Named so after the two ridges that are formed on the bi-fullered blade.
Base 5 mm
Middle 4 mm
5 cm from tip 3.2 mm
Base 36 mm
Middle 35 mm
5 cm from tip 34.5 mm
15.5 cm from guard
Qinghai, China. Formerly Amdo.
Iron/steel, wood, brass, copper, textile, coral, turquoise, water buffalo horn.
19th or 20th century
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An interesting sword that came from Qinghai about 15 years ago. The straight, single edged blade reminds strongly of that found on the Tibetan dpa'dam. This example, however, has a fuller on the left side of the blade starting and ending at a sun and crescent moon symbol. Above the fuller runs a narrow groove, now partly faded due to polishing. At the point is a subtle dip of the spine, a feature also not typically seen on Tibetan swords.
Another difference with typical Tibetan work is that this piece does not exhibit the hairpin laminations often seen on Tibetan swords. Instead, the blade is bright steel with no signs of hairpin forging. Instead, there are series of X's on the blade, I count 10 of them on each side. I have not been able to determine whether the decoloration is a result of a surface treatment, or whether it represents the actual steel composition of the blade. In any case it seems very deliberate.
The guard is an iron oval cup-guard with a rather high rim, constructed out of plates that were soldered together with brass and copper. The thick rim is decorated on the outside with a series of raised bands. The smaller outside bands are engraved as to resemble rope or cord, the wider center band is engraved with a representation of stylized water. Between guard and grip is a copper washer that reminds vaguely of a Japanese seppa.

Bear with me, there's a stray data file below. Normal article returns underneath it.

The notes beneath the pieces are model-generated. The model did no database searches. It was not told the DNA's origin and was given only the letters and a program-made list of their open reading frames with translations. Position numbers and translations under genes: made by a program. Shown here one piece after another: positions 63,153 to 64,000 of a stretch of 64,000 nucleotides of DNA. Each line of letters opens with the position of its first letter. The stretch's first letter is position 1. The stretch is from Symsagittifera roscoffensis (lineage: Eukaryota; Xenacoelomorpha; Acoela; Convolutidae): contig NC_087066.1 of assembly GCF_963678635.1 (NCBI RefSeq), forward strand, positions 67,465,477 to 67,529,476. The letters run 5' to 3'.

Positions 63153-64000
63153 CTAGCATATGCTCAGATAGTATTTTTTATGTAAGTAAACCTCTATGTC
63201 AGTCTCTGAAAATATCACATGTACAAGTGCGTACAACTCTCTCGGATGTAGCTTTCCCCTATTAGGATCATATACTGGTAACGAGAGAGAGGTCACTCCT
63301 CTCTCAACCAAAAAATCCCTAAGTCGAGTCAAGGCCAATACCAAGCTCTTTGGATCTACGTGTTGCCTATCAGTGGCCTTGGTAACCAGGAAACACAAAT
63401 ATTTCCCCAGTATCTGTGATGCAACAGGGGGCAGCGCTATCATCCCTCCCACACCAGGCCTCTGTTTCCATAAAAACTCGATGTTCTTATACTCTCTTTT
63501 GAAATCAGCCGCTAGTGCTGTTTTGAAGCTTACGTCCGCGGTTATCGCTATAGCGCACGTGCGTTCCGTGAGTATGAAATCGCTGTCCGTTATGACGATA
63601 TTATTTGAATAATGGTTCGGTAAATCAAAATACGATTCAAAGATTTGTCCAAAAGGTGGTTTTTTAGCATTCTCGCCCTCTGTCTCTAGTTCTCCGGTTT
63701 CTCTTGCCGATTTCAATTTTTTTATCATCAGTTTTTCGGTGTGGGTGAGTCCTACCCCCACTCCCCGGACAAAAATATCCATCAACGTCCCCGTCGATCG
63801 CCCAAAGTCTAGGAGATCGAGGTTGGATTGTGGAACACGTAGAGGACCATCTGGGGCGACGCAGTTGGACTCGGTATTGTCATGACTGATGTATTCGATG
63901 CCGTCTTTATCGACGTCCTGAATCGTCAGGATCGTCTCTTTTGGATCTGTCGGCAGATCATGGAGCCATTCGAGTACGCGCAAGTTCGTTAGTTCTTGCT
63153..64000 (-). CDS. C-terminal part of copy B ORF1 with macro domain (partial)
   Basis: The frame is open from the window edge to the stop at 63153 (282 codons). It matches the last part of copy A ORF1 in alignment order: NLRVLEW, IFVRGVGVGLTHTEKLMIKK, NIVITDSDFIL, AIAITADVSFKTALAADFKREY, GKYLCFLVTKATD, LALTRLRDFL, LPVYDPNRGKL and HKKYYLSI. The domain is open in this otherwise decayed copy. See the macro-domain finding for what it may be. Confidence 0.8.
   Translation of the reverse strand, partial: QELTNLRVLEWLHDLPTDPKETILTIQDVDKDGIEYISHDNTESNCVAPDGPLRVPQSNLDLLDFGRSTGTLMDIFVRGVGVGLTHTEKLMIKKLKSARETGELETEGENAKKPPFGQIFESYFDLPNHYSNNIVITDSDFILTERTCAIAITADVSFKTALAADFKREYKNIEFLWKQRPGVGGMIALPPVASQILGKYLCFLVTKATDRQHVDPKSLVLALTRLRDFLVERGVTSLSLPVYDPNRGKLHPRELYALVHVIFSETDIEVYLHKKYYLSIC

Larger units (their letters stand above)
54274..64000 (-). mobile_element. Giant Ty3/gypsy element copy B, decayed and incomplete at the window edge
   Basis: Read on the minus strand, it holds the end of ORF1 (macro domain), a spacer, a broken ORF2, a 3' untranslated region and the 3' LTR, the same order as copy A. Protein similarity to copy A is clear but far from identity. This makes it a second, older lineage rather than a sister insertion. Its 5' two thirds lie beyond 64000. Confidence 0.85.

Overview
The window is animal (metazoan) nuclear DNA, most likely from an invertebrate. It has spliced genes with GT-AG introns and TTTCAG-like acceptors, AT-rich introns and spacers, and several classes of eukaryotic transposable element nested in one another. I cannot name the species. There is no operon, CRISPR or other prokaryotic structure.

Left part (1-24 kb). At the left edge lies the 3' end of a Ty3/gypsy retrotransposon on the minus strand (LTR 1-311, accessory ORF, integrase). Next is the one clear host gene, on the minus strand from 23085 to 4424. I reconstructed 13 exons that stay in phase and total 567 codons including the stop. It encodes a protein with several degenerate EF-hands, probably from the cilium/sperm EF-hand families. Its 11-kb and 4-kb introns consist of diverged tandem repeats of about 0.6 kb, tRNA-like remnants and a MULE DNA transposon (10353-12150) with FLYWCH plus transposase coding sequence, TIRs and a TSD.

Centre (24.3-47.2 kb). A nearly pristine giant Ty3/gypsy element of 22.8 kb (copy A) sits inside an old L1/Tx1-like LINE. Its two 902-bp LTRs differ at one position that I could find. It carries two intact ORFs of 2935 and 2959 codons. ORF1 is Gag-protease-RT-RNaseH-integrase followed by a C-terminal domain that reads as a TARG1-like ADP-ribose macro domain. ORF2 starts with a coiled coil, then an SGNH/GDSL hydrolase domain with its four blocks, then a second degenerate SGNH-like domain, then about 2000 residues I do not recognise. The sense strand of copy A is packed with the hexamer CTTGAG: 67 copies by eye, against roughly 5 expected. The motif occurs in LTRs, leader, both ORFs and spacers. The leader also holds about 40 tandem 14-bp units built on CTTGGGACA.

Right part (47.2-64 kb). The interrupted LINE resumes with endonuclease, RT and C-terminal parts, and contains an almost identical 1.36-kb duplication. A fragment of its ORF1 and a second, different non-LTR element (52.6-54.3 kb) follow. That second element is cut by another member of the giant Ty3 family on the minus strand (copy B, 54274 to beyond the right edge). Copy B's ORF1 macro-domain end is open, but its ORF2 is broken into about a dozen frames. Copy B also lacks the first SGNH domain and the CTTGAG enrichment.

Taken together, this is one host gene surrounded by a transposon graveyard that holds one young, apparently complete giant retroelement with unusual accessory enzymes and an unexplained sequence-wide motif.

The ferrule is brass, again decorated with rope-like bands and a center, wideband that is engraved with highly stylized scrollwork. The lowest band is perforated with a series of holes. The grip section itself is made of black water buffalo horn. The iron pommel is similarly decorated, also with a center band with stylized floral scrollwork engravings. The tang is peened at the pommel over a brass washer.
The form of the hilt with short grip and large flaring pommel reminds strongly of Chinese saber hilts of the 17th and 18th centuries.
Dating & attribution
Sword itself probably late 19th / early 20th century. Scabbard possibly later, especially the corduroy fabric did not become popular in the region until around the 1970s.
Collected in Qinghai some 15 years ago, the unusual style of the sword suggests it did probably originate in that region. It exhibits the blend of Chinese and Tibetan design features we would expect to find in this region.
The scabbard follows the Eastern Tibetan style, having no metal U-frame as commonly seen on work from the Ü Tsang region. It is made of two pieces of wood joined together and covered with a piece of black corduroy fabric. The scabbard mounts consist of a brass throat piece and chape, each with reinforcing rings in copper on either side. The chape is adorned in the Tibetan fashion with a piece of turquoise and two pieces of coral.
An interesting and charming sword from a region whose antique arms are not yet very well documented. It exhibits an interesting mix of Tibetan and earlier Chinese features.
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